MrsBillT is offline  
Dec 4th, 2015, 04:28 AM
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My questions regarding free standing street stands (not hole in the wall restaurants) is how do they sanitize dishes and how do they refrigerate food. Probably if one thinks too much about these issues they should not be eating street food, so I don't, although some of it looks really good.
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Dec 4th, 2015, 04:31 AM
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Clive I still love you...
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Dec 4th, 2015, 04:34 AM
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I avoid street food in India, but not in China. In SEA it varies. However the only time I have gotten sick from food was in a Gateway hotel (part of the Taj chain).

I, too, had not heard that rice was more dangerous. Pity, as I am not fond of noodles.
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Dec 4th, 2015, 07:18 AM
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Progol - re rice. It is something I picked up when attending a food hygiene course (when we were flirting with running a B & B). There is a particular bacteria, bacillus cereus, which thrives in rice especially when reheated or kept warm ( which it is in most eating places). I think it is partly due to rice having a much larger surface area where bacteria thrive.

http://www.nhs.uk/chq/Pages/can-rehe...?CategoryID=51

Noodles are nearly always freshly made that day and are usually cooked in boiling water or stock and served immediately - imho along with BBQ stuff, one of the safest options.

Shelleyk - a good point and one which applies to most restaurants. No one can guarantee that dishes are ”sanitised" many street stalls will have access to water and you will quite often see stall holders washing dishes, admittedly probably in lukewarm grey water. The same is largely true of small local places too and no one really knows what goes on behind the scenes of some of the bigger upmarket places. Clearly it is likely to be cleaner off the street than on. There is risk everywhere. BBQ is your best bet if concerned.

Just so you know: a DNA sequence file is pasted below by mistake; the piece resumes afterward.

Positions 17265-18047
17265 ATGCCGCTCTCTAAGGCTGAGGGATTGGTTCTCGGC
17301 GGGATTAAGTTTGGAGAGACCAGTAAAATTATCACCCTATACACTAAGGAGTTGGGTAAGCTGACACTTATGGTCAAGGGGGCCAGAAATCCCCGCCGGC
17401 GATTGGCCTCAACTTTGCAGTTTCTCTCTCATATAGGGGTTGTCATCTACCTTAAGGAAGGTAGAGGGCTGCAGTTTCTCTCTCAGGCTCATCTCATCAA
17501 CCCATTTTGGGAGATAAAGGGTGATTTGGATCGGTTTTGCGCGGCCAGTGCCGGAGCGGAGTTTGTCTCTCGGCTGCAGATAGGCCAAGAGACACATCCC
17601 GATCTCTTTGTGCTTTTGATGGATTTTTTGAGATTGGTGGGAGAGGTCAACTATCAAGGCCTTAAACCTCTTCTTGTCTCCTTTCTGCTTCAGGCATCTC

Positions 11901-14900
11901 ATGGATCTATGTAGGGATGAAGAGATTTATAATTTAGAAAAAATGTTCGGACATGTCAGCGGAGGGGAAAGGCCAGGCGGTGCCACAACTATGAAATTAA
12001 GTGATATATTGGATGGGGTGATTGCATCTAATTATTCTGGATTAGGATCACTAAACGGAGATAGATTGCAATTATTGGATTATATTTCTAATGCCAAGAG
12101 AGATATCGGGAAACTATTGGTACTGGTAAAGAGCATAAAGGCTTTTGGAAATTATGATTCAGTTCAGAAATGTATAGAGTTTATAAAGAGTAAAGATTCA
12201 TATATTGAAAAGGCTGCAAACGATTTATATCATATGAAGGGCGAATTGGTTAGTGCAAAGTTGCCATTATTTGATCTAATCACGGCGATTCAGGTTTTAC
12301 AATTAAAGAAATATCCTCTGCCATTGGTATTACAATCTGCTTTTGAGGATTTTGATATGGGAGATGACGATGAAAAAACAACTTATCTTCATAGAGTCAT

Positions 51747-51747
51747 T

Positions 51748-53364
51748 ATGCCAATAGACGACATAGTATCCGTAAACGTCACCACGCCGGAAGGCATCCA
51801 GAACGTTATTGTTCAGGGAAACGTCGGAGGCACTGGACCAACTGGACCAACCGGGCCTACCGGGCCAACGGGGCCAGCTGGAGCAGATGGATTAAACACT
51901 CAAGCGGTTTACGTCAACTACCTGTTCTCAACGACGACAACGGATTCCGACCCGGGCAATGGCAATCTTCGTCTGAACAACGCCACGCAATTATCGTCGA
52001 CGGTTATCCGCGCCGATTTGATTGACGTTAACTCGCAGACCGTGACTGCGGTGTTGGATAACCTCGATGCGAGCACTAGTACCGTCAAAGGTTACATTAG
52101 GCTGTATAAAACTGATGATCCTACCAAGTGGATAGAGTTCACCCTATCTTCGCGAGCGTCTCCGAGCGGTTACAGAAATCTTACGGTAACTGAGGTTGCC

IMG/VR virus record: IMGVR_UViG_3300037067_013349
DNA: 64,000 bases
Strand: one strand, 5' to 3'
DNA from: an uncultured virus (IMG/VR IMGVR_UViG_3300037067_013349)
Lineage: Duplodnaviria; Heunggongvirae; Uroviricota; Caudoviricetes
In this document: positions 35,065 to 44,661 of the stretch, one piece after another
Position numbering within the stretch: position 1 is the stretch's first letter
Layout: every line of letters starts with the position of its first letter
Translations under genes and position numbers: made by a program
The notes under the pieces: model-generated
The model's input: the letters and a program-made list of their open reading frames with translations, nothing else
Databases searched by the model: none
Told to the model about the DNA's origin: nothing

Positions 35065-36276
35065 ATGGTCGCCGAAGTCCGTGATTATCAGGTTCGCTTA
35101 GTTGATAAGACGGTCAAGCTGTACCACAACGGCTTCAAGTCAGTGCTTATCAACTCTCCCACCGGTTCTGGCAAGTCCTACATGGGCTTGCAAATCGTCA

MrsBillT - I am not trying to convert anyone if you don't want to try street food fine, stick with the mainstream restaurants. Absolutely nothing wrong with that. However, I disagree with your comment re adjusting to local bacteria. I believe it is essential that travellers adjust to local bacteria albeit gradually in order to prevent potential problems. It is possible to be too clean, one bodie needs to adjust to bacteria to remain healthy

Bob - I love you too

Thursdaysd - even I would avoid street food in India! Bizarrely, I too got sick in 5 star Taj place. I insisted on having look into the kitchen - it was disgusting. I do so love Indian food though.
crellston is offline  
Dec 4th, 2015, 10:18 AM
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We're big fans of street food -- for us, one of the major draws of Asia. Better than the cultural high of shopping in markets. My boys and husband will never forget the tiger penis whiskey they tried in Laos or the crispy crickets in Cambodia (Mr. Crosscheck is now a vegan, but has been known to cheat with Pad See Ew).

According to my super-scientific anecdotal research, I think the chances of getting sick at a well-frequented stall in SEA are no greater than at a restaurant. We follow the 'choose a busy place' rule, prefer disposable plates and chopsticks, and always check out the refrigeration or lack thereof...a habit picked up while living in Latin America. We've done a few food tours and cooking classes w/ market shopping -- a great way to test the waters with offerings deemed safe by guides.

Like the rest of you we resisted (mostly) in India because of other travelers' horror stories, but stayed in one hotel (Devi Garh near Udaipur) where the bar chef re-created the street food that we photographed.

In other parts of Asia (HK, Seoul, Shanghai, Tokyo), we recently went on a dumpling taste test binge while on a work trip. And here in the US, we love the food carts in Portland and are looking forward to Anthony Bourdain's Asian night market in NYC.

http://www.nytimes.com/2015/09/30/di...t-pier-57.html

After 60+ countries, my only significant gastro incident (knock wood) was in Vegas at a fancy private BBQ at a convention. I ended up staying two extra days because I was too sick to travel home. Still hate going back.
crosscheck is offline  
Dec 4th, 2015, 11:32 AM
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I will add just a little bit to crellston's great post.